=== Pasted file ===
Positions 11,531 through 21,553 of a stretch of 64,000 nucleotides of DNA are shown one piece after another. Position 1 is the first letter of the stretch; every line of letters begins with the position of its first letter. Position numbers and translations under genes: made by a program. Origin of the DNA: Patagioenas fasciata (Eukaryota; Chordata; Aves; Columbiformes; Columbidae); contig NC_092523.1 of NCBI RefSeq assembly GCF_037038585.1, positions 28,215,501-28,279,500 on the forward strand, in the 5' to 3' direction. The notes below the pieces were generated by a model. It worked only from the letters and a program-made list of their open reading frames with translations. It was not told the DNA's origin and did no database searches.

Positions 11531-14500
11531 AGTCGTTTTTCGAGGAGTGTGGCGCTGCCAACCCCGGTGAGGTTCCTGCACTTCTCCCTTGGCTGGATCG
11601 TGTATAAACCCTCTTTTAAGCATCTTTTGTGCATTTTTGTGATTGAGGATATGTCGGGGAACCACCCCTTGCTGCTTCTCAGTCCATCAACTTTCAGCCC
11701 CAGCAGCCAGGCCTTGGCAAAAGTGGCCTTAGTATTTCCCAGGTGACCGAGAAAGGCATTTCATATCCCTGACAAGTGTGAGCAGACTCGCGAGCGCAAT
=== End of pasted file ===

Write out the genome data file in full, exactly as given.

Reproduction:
Positions 11,531 through 21,553 of a stretch of 64,000 nucleotides of DNA are shown one piece after another. Position 1 is the first letter of the stretch; every line of letters begins with the position of its first letter. Position numbers and translations under genes: made by a program. Origin of the DNA: Patagioenas fasciata (Eukaryota; Chordata; Aves; Columbiformes; Columbidae); contig NC_092523.1 of NCBI RefSeq assembly GCF_037038585.1, positions 28,215,501-28,279,500 on the forward strand, in the 5' to 3' direction. The notes below the pieces were generated by a model. It worked only from the letters and a program-made list of their open reading frames with translations. It was not told the DNA's origin and did no database searches.

Positions 11531-14500
11531 AGTCGTTTTTCGAGGAGTGTGGCGCTGCCAACCCCGGTGAGGTTCCTGCACTTCTCCCTTGGCTGGATCG
11601 TGTATAAACCCTCTTTTAAGCATCTTTTGTGCATTTTTGTGATTGAGGATATGTCGGGGAACCACCCCTTGCTGCTTCTCAGTCCATCAACTTTCAGCCC
11701 CAGCAGCCAGGCCTTGGCAAAAGTGGCCTTAGTATTTCCCAGGTGACCGAGAAAGGCATTTCATATCCCTGACAAGTGTGAGCAGACTCGCGAGCGCAAT